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Resolute Forest Products Inc. RFP-T has agreed to be acquired by Paper Excellence Group, a privately held pulp and paper producer based in Richmond, B.C., in a US$2.7-billion deal that further consolidates the North American forestry sector.

The deal, which values Resolute at US$20.50 a share, includes debt and reflects pension liabilities. It also represents a 64-per-cent premium to the stock’s closing price on the New York Stock Exchange on July 5 – a remarkable offer given that the shares haven’t traded above US$20 since 2014.

“It speaks to the competitiveness and attractiveness of Canada’s forestry sector,” Remi Lalonde, chief executive officer at Resolute, said in an interview.

“We’ve made a lot of progress in the last couple of years. It has a lot to with improving the balance sheet, making our business more competitive and then defining our strategy for growth,” Mr. Lalonde added.

The shares closed in New York at US$20.38, up US$7.89, implying that investors expect the deal will proceed. The shares also trade in Toronto, where they closed at $26.57.

Shareholders could also win out if there is a resolution to the long-running softwood lumber dispute, given that Resolute has $500-million in lumber duty deposits sitting in the United States.

The deal comes less than a year after Paper Excellence completed the US$2.8-billion takeover of Domtar Corp., and at a time when commodity prices have rebounded strongly from their pandemic lows in 2020.

In another example or recent consolidation, West Fraser Timber Co. Ltd. last year completed a $4-billion takeover of Norbord Inc., which produces oriented strand board used in construction.

Montreal-based Resolute complements Paper Excellence’s existing pulp, paper and packaging businesses but adds Resolute’s lumber and tissue capabilities.

“One big question is whether or not Paper Excellence will keep the lumber assets or monetize them. Paper Excellence is a pulp and paper company with no sawmills,” John Duncanson, timber analyst at Corton Capital’s Global Timber Fund, said in an e-mail.

One of the big winners from Wednesday’s announcement: Fairfax Financial Holdings Ltd., which held about 40 per cent of the outstanding shares of Resolute prior to the deal. Fairfax has agreed to support the transaction.

But there are other winners as well, as investors bet that consolidation will continue within the forestry sector.

“Given this deal, we believe renewed interest will exist in parts of the sector that are structurally advantaged,” Andrew Kuske, an analyst at Credit Suisse, said in a note.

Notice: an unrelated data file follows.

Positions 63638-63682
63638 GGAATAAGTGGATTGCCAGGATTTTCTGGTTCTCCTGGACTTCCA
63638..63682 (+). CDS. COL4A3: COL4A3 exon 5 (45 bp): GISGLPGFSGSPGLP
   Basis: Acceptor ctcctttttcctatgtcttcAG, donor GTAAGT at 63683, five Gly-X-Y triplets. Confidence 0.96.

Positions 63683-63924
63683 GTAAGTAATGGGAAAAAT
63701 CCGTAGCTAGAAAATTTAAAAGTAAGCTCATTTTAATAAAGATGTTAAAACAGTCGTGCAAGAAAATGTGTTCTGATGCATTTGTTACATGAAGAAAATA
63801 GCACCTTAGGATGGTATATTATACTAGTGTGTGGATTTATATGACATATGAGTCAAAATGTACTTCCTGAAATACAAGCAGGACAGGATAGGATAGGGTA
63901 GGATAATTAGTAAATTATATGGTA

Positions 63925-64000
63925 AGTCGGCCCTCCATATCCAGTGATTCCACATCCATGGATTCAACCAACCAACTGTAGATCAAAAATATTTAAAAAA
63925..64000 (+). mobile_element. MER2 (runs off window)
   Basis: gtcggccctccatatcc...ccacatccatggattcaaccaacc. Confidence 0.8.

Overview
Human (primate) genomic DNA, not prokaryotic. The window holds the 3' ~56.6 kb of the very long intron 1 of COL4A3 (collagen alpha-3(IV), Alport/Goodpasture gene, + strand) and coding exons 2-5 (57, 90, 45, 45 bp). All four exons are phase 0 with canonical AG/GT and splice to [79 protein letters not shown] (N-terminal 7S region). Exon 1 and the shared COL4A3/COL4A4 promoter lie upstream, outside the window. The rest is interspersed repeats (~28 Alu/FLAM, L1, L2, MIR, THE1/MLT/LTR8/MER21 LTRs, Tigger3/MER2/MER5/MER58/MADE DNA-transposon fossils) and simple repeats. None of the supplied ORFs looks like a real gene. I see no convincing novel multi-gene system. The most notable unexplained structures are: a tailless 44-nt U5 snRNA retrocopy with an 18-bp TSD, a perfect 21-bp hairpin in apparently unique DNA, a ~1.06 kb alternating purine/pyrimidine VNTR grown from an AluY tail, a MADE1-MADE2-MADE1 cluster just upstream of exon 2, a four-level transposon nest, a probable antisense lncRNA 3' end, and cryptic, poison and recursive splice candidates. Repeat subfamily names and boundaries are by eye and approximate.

In one standout example, the share price of Vancouver-based Mercer International Inc., a producer of market pulp, rallied more than 11 per cent.

Mr. Kuske said in a report prior to the Resolute announcement that Mercer was benefiting from robust commodity prices and favourable foreign-exchange rates. He raised his recommendation on the stock to “outperform” from “neutral.”

The deal with Paper Excellence ends a couple of turbulent years for Resolute.

The shares dipped below $2 in Toronto in 2020, soon after lockdowns in the early weeks of the pandemic shuttered much of the North American economy and skewered commodity prices.

The economic recovery, though, sent prices to multiyear highs earlier this year, generating enormous levels of cash for companies producing everything from oil to copper to lumber.

In May, Resolute reported that its first-quarter profit increased to US$210-million, up 140 per cent from the same period last year, underpinned by rising prices for lumber, pulp, paper and tissue. Cash generated by its operations rose by $147-million, which is about twice as much compared with the first quarter of 2021.

Yet some analysts believed that Resolute’s share price did not fully reflect the company’s strengths.

Hamir Patel, an analyst at CIBC Capital Markets, said in May that the share price – at US$14.90 after Resolute reported its first-quarter financial results – appeared to be attributing no value to the company’s pulp, paper and tissue businesses, but only lumber.

Mr. Lalonde said that the deal with Paper Excellence could open up new avenues for growth. One possibility: The new owners have committed to a feasibility study on the conversion of a newsprint mill to containerboard.

“We wouldn’t have done that on our own, in all likelihood,” he said, since it can be hard to convince shareholders of the need to enter a new line of business.

But containerboard is an important part of Paper Excellence’s growth strategy, he added. “So we are giving them an opportunity that we might not have pursued on our own.”

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